Taiwan’s Taiex slid in April. An uptick in virus cases and heavy tech weighing were the spark, huge leveraged positions from retail stoked the blaze.
The Taiex index has been notorious for spectacular plunges since the 1990s. Traders may decide that it is no time to be brave and hold onto long exposure when high-to-low declines of 50% or more are not uncommon in Taiwan.
Retail investors account for the majority of trading in Taiwan and are often leveraged, making them likely to be the main cause of the volatility. Margin loans have exploded this year as stocks have surged, hitting the highest in almost a decade in late April.
Chart 6: Taiwan equities can be volatile
Announced buybacks are at an all-time high. The figure reached $205 billion in April, surpassing a previous high in June 2018, data compiled by Birinyi Associates show.
Strategists at Deutsche Bank caution against getting too excited about the trend. The value of new shares issued keeps climbing. It hit a record $770 billion in 2020 and could rise even further this year. In that case, new shares issued will all but cancel out the $900 billion of shares expected to be removed via buybacks, the bank’s strategist say.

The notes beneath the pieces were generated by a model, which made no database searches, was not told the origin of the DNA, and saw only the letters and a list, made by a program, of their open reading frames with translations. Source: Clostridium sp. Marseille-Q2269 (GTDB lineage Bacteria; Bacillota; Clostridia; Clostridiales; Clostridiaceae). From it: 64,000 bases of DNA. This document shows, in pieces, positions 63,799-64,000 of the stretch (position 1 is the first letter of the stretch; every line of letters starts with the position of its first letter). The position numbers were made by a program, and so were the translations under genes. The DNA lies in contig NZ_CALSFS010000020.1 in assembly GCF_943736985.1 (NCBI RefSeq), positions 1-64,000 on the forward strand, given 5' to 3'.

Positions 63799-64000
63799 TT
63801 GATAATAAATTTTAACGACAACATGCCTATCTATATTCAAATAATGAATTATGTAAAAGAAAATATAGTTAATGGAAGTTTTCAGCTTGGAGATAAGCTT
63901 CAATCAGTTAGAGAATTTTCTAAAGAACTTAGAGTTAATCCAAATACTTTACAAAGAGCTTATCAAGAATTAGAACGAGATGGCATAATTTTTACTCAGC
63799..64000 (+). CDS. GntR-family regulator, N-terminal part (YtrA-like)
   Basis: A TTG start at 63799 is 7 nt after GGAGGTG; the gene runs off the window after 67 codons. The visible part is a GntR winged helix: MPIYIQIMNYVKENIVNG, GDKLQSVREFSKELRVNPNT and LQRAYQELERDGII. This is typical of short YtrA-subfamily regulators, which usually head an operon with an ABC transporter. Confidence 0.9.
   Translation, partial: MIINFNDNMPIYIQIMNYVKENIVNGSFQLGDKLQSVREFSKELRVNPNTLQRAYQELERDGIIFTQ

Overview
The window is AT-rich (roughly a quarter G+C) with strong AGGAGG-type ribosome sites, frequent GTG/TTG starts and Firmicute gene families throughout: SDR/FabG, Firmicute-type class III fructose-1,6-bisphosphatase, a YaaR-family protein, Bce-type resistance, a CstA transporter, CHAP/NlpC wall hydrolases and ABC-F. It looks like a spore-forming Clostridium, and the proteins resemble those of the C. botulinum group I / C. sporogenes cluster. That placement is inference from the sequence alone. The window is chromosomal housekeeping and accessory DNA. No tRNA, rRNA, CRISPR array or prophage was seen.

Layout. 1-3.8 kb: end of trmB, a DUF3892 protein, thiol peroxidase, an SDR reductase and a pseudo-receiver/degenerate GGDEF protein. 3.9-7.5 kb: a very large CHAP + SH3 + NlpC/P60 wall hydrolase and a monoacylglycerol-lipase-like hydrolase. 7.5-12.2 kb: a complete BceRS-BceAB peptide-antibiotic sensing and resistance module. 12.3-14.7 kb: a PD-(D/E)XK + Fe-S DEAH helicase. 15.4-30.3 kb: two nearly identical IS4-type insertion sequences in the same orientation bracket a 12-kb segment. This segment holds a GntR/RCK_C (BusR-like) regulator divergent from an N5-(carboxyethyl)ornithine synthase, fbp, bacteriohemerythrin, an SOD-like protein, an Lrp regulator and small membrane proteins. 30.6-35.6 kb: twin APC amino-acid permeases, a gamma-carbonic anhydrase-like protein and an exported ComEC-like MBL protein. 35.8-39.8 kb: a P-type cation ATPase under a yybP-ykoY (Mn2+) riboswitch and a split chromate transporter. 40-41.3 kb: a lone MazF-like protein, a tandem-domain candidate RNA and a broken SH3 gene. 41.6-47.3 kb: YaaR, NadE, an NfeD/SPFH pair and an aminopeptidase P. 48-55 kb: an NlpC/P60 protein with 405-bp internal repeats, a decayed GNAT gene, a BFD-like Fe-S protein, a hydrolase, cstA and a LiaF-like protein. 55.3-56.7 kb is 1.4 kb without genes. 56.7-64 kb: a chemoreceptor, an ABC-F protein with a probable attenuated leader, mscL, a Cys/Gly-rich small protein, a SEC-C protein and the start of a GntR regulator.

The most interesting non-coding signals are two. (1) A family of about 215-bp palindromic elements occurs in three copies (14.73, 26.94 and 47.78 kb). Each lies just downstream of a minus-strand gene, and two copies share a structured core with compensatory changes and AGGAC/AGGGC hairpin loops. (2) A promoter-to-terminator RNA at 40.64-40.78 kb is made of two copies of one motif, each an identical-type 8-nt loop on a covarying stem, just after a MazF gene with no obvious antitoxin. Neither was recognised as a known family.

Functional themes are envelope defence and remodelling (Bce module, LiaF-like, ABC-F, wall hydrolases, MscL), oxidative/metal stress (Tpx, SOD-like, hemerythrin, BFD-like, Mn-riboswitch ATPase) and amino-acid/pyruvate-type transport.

Chart 7: Largest US buyback announcements ($USbn)
Gold is having a good quarter thanks to falling real yields.
The precious metal is up 9% so far in 2Q, reversing course from the worst quarter since 2016. That comes down in large part to real yields that continue to slide further into sub-zero territory, as inflation picks up around the world spurred by loose monetary and fiscal policies as well as a surge in commodity prices.
As a result, the negative-yielding nominal debt pile has rebounded from its 8-month low reached at end-March. Add in the dollar’s weakness along with central banks returning as net buyers of bullion. All that may still be insufficient to convince long-term gold bears, but the near-term horizon is getting clearer for the metal.
Chart 8: US 10-year real yield (%) and gold (USD/oz)